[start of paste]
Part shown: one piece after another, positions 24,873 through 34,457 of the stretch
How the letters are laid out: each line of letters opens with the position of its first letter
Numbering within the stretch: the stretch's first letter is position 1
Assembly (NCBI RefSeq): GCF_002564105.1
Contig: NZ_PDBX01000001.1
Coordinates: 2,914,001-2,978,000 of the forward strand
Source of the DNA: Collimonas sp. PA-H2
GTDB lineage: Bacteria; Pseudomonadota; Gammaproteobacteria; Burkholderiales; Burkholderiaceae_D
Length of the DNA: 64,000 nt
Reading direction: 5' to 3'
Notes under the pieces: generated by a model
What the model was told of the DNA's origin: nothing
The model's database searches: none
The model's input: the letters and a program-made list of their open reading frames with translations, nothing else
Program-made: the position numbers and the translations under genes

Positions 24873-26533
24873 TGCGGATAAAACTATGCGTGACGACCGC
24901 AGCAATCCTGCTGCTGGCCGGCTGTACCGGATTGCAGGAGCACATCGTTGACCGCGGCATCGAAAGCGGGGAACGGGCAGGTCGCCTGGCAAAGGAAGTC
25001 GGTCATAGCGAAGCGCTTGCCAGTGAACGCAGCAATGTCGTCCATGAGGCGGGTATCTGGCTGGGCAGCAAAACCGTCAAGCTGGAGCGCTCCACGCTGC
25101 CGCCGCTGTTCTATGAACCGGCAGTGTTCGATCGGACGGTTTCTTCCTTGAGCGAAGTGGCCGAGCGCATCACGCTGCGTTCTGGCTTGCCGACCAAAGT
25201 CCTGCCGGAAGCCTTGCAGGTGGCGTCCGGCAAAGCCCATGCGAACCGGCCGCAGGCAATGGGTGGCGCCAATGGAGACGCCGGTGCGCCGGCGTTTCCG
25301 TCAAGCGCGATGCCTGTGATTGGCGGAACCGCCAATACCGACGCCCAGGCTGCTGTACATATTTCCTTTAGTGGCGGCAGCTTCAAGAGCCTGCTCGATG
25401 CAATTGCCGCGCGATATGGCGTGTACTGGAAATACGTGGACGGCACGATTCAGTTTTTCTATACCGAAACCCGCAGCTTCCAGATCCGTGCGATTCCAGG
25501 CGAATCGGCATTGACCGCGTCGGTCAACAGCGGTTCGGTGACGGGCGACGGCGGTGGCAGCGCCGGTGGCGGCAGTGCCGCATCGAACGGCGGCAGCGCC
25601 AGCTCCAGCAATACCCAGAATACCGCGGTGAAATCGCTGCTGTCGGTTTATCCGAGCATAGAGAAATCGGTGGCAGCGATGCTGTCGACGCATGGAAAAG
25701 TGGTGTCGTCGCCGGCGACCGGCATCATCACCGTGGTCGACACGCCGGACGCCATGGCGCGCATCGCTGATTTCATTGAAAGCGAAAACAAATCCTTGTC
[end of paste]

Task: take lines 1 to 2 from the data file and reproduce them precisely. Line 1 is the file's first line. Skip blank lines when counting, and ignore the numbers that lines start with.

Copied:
Part shown: one piece after another, positions 24,873 through 34,457 of the stretch
How the letters are laid out: each line of letters opens with the position of its first letter